After rising aggressively, some would argue that lithium prices have already peaked.
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Reuters quotes Paul Robinson, director at consultancy CRU Group saying that prices have little upside because demand growth has been met with aggressive supply build up, similar to rare earths and vanadium in past cycles. Even though demand is projected to soar 60% to 300,000 metric tons of lithium carbonate equivalent (LCE) annually by 2020, the newspaper quotes a National Bank Financial report saying new players could flood the market.
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“It’s crowded, no doubt about it, and it will get culled,” said Jon Hykawy, president of Stormcrow Capital, calling lithium, the “latest bubble sector.”
An indication of extent to which lithium fever has gripped investors and junior miners is illustrated in a Bloomberg article which reports that in the wake of President Mauricio Macri’s decision to remove currency and capital controls and taxes introduced by his predecessors, about 40 foreign companies began to consider opportunities in Argentina’s mining industry. More than half of those planning to mine lithium.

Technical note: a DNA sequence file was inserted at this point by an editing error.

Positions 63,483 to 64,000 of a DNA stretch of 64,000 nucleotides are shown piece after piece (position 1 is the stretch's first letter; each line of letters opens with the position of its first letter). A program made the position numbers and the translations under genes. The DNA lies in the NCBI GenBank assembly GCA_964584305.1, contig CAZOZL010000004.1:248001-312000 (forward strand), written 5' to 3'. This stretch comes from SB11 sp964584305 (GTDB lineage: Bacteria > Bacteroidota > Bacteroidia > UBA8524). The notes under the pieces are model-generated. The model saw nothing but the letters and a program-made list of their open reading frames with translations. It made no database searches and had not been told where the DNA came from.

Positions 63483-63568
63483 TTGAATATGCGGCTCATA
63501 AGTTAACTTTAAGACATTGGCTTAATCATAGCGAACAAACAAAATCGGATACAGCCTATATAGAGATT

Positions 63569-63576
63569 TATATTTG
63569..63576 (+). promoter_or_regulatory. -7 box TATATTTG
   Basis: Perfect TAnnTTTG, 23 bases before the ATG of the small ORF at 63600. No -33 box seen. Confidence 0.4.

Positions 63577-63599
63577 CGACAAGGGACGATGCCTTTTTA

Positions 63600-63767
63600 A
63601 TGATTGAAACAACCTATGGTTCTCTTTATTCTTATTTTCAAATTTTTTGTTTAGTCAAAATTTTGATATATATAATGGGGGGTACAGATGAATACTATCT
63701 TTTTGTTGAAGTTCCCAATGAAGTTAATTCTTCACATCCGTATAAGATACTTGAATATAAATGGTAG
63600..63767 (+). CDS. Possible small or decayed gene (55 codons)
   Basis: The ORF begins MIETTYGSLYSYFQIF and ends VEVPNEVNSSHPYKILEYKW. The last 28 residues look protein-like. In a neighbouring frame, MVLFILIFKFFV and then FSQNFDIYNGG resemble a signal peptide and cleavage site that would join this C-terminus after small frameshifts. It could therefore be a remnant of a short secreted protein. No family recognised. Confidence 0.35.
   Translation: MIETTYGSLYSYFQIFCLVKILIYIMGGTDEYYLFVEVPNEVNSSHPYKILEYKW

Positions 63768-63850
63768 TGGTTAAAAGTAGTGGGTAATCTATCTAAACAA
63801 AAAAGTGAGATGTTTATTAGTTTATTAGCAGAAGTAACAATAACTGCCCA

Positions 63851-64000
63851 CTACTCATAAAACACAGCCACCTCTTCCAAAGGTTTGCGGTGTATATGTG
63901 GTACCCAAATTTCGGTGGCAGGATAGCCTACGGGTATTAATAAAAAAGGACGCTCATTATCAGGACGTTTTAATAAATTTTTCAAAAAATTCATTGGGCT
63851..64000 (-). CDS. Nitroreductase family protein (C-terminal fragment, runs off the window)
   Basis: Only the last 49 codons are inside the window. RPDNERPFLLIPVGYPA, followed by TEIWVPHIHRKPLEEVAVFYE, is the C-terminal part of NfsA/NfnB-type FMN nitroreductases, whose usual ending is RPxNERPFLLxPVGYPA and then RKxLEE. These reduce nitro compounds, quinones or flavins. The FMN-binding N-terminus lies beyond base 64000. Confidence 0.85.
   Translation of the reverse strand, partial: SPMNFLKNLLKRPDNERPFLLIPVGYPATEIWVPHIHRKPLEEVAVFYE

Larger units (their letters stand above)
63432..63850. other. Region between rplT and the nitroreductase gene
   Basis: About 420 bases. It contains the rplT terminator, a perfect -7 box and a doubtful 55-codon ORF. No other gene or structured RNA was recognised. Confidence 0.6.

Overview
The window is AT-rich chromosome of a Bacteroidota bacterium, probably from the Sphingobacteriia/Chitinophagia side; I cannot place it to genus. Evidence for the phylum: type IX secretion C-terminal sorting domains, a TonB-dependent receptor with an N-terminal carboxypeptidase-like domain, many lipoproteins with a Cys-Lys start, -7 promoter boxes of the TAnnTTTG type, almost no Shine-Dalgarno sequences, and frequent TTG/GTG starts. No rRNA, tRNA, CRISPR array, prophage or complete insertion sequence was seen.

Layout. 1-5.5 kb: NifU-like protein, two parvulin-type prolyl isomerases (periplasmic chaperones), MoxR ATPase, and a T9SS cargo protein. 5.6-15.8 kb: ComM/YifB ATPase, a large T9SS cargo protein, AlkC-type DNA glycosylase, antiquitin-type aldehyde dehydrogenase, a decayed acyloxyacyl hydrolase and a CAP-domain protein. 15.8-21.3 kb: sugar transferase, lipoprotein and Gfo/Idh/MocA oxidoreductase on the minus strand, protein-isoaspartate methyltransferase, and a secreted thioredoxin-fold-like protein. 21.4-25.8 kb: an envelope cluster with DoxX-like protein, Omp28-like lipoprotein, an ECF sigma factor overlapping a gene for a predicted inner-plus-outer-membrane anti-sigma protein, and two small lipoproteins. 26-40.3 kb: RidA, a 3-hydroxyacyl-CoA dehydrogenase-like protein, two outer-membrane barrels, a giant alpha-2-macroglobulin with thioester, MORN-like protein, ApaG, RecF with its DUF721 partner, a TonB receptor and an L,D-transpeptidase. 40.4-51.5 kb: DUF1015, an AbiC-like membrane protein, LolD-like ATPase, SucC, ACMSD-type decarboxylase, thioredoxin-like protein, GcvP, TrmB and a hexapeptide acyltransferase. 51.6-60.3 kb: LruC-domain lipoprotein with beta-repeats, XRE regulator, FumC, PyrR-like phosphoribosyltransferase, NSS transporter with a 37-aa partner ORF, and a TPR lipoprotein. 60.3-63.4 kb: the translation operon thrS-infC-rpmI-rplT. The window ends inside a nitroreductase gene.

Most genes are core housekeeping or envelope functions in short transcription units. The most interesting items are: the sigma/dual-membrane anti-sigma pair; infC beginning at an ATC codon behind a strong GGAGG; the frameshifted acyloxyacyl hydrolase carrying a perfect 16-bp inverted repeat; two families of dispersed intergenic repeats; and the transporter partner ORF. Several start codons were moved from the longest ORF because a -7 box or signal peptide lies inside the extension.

The country may be about to flood the market with lithium the newspaper reports and while not all the projects are likely to go ahead, if they did output would reach 165,000 tons/yr or about 45% of predicted global supply by 2021, according to government projections. Currently global supply is just 185,000 metric tons, illustrating the rate at which demand is expected to rise.
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Much of the enthusiasm for investment in more lithium production is fueled by a belief electric vehicle battery demand is about to take off.
Taken in addition to new projects being planned in Chile, the U.S., Australia and elsewhere and that surge of new supply becomes a torrent, potentially leading to a collapse in prices.
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While lower lithium prices would be good for battery costs, too much of a fall would be bad for the industry. What it needs is stability to encourage responsible and well-funded investment for the long term, not boom and bust